In the past have had to subscribe to some professional journals, which were pretty expensive though a tax write-off. But other than that, I haven't subscribed to a magazine or other periodical since high school. I have never subscribed to a newspaper. Sometimes I buy a Sunday paper or a magazine, or read them in the library, but I just don't subscribe.

I don't have Netflix either, though it may be my first exception to the no-subscriptions rule once I have retired and have time for it.

Right now, I do have a gym membership. I think that is my only "subscription" type of expenditure at present. If the gym allowed paying per visit when I show up, I would do that. However, the gym wouldn't make as much money from people if they did that. At least my membership does not automatically renew.
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Old 10-11-2009, 03:26 PM   #14
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Good!!! Me either! When my feet are happy, I'm happy too.

.

Money spent on shoes that fit is a necessity - and lots cheaper than the whole court/lawyer thing when you kill someone when they annoyed you on a day when the feet were hurting!

Gym - they were playing the alleged music much too loud for me today. So I left. I may go back later with my earplugs if I feel guilty. or not...

ta,
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Old 10-11-2009, 04:12 PM   #15
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PROFESSOR OKADA, who has studied how marketers persuade consumers to replace what they have, says, “People don’t upgrade as frequently as they should if they were acting rationally.”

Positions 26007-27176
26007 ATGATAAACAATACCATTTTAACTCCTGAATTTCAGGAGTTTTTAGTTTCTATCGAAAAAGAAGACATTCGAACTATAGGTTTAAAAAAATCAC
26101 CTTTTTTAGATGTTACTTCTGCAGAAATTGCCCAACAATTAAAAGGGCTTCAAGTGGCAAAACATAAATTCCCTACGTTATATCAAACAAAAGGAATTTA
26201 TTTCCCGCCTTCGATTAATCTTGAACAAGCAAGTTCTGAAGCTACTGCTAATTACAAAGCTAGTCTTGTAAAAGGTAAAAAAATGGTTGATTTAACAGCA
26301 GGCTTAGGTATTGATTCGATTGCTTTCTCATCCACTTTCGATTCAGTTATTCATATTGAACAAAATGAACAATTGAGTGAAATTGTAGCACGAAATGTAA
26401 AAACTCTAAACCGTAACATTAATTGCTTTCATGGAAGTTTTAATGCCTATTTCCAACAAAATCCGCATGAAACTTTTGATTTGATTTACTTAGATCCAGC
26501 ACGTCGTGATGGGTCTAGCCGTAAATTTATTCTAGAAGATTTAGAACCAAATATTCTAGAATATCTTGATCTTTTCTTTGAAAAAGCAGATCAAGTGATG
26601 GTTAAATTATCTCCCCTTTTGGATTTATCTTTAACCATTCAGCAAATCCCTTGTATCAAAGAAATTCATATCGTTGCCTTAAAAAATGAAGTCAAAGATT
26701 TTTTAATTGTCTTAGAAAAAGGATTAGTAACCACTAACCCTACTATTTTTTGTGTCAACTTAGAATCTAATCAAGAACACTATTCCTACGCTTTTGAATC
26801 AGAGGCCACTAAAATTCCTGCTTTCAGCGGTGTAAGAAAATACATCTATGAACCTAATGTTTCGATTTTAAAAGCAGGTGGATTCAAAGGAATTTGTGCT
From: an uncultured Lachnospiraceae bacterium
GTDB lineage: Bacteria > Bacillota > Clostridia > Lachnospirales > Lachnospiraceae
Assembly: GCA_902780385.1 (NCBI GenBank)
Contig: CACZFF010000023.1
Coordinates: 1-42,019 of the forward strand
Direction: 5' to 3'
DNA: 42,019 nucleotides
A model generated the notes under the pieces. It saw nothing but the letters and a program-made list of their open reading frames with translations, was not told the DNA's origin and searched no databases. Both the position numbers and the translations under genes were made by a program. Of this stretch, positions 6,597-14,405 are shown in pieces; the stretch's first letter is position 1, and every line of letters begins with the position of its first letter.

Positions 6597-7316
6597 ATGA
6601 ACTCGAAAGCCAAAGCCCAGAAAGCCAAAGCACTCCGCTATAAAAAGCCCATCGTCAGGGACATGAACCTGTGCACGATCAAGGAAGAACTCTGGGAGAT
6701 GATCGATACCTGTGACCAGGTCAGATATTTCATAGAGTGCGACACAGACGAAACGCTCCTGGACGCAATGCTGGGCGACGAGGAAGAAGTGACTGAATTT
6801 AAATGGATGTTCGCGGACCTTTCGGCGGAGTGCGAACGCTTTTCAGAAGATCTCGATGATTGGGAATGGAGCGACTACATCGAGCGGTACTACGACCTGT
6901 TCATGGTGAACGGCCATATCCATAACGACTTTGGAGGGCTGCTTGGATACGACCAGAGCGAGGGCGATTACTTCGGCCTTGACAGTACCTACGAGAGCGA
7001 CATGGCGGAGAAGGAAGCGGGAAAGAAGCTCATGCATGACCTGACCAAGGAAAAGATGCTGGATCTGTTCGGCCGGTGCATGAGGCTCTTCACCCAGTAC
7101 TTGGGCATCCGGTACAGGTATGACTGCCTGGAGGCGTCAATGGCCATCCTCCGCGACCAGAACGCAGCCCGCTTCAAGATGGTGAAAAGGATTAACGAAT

If more people thought this way, it could fuel consumption. Of course, it would also be likely to expand our disposal society. The two-year-old DVD player from Best Buy or the lightly used Leksvik bookcase from Ikea will be piled out by the curb
None of this makes any sense to me, except that marketers like subscriptions beacuse consumers pay every month over and over again. What possible evidence is there that people will upgrade more often if they act rationally. What possible rational reason could there be for upgrading the 2 year old used book case? New features? It holds modern books better? I think the "rational" consumer will NOT be upgrading just for every new feature that marketers decide to push, and this so-called expert has no rational reason for the statements made.
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Old 10-11-2009, 04:39 PM   #16
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Originally Posted by Nords View Post
Good article.

They skip over the "hassle factor" of buying new stuff. When I get a subscription the decision is made once and not re-examined for years, maybe even decades. But when I buy something every 3-4 years I may stretch out the next purchase just to avoid having to go through the hassle.
I drove the same car for 18 years, the TV is 20, washing machine 17.
Not just because I'm cheap, but because I really hate shopping.
If I can't buy it on line and have it delivered, I'll wait until it dies or disintegrates.